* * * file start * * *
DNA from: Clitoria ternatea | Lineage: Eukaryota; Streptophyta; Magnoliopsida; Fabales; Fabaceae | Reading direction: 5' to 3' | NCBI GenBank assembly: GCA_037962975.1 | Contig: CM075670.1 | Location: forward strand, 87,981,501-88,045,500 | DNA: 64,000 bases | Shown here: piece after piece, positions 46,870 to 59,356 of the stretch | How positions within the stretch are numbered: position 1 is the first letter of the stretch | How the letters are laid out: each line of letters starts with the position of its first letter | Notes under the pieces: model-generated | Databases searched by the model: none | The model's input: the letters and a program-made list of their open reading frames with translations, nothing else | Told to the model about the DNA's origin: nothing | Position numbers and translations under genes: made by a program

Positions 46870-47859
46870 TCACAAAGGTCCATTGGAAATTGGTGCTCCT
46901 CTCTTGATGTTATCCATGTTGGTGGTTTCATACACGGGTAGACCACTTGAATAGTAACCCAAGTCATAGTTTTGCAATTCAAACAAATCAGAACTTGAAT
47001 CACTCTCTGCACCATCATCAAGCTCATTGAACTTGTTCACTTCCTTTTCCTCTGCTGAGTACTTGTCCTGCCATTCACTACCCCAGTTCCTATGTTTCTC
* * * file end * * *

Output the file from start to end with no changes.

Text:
DNA from: Clitoria ternatea | Lineage: Eukaryota; Streptophyta; Magnoliopsida; Fabales; Fabaceae | Reading direction: 5' to 3' | NCBI GenBank assembly: GCA_037962975.1 | Contig: CM075670.1 | Location: forward strand, 87,981,501-88,045,500 | DNA: 64,000 bases | Shown here: piece after piece, positions 46,870 to 59,356 of the stretch | How positions within the stretch are numbered: position 1 is the first letter of the stretch | How the letters are laid out: each line of letters starts with the position of its first letter | Notes under the pieces: model-generated | Databases searched by the model: none | The model's input: the letters and a program-made list of their open reading frames with translations, nothing else | Told to the model about the DNA's origin: nothing | Position numbers and translations under genes: made by a program

Positions 46870-47859
46870 TCACAAAGGTCCATTGGAAATTGGTGCTCCT
46901 CTCTTGATGTTATCCATGTTGGTGGTTTCATACACGGGTAGACCACTTGAATAGTAACCCAAGTCATAGTTTTGCAATTCAAACAAATCAGAACTTGAAT
47001 CACTCTCTGCACCATCATCAAGCTCATTGAACTTGTTCACTTCCTTTTCCTCTGCTGAGTACTTGTCCTGCCATTCACTACCCCAGTTCCTATGTTTCTC